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Brother Moses Smote the Water

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Album Review

The Klezmatics are arguably the most genre-bending performers on the klezmer scene today (and perhaps of any day). Here, they combine with an up-and-coming singer from the South. That singer just happens to be of an ancient order of Judaism and is African-American, and he attempts to fuse gospel soul with traditional Jewish works. Of course, they got along marvelously. The album focuses on the similarities and ties between Jews and blacks, particularly in the aspects of slavery, the shared songs from Passover and gospel services, and the vibrant cultures. There are notes of pure klezmer and of pure gospel, but the concert from which the album was recorded is really a masterpiece of fusion. The styles are crunched together nearly seamlessly, the languages used (alternately Hebrew, Yiddish, and English) being the only differential in some parts. Joshua Nelson (the gospel singer) tends toward a Mahalia Jackson sound, and the Klezmatics themselves do what they always do. Slapped together, it's a joyous, powerful affair. For fans of musical cross-pollination, this album is a godsend. It's cross-cultural fusion done right. For an added bonus, the CD includes a short bit of video footage from the Berlin concert.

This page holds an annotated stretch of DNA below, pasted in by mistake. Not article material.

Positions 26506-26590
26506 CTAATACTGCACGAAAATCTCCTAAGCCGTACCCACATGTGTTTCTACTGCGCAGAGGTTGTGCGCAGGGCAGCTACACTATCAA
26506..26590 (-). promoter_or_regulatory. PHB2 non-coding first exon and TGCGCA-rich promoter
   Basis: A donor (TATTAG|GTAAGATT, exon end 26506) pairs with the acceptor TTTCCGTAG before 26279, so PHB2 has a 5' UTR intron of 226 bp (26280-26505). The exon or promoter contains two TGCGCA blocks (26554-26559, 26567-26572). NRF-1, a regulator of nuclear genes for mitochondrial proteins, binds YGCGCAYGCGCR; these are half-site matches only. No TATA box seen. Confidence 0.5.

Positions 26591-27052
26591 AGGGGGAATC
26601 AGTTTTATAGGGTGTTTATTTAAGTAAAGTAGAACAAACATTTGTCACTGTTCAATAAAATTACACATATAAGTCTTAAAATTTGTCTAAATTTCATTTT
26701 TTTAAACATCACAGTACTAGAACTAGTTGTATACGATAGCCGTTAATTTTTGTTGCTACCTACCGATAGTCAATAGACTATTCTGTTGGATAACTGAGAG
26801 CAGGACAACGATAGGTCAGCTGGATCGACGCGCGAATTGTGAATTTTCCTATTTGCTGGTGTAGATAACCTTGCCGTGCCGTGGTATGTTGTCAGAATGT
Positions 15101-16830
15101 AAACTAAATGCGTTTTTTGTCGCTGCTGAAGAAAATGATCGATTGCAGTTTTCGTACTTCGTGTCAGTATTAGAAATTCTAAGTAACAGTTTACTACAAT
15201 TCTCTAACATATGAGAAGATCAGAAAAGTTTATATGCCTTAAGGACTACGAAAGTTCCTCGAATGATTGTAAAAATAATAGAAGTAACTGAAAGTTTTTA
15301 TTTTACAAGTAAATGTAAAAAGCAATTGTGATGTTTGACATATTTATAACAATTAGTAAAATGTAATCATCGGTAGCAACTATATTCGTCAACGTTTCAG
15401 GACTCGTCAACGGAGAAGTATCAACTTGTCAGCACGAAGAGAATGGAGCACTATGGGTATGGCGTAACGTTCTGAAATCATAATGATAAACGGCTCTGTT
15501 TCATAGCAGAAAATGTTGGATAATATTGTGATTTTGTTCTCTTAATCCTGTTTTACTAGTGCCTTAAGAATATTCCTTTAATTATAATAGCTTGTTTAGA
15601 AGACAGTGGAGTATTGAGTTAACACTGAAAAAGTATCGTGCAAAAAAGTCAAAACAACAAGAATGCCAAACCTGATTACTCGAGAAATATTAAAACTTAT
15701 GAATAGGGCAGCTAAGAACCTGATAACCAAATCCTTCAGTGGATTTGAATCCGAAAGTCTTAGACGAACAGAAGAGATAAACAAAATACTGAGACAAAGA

Biography

Formed: 1985 in New York City, NY

Genre: World

Years Active: '80s, '90s, '00s, '10s

The Klezmatics take one of the wildest approaches to klezmer, the traditional dance music of the Eastern European Jews. Although their music is heavily influenced by the recordings of Abe Ellstein and Dave Tarras in the 1940s and 1950s, their lyrics comment on a wide variety of political and social issues and have led the group to be labeled "the planet's radical Jewish roots band." The original members of the Klezmatics -- Dave Lindsay (bass), Rob Chavez (clarinet), Alicia Svigals (fiddle) -- were...
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Brother Moses Smote the Water, The Klezmatics
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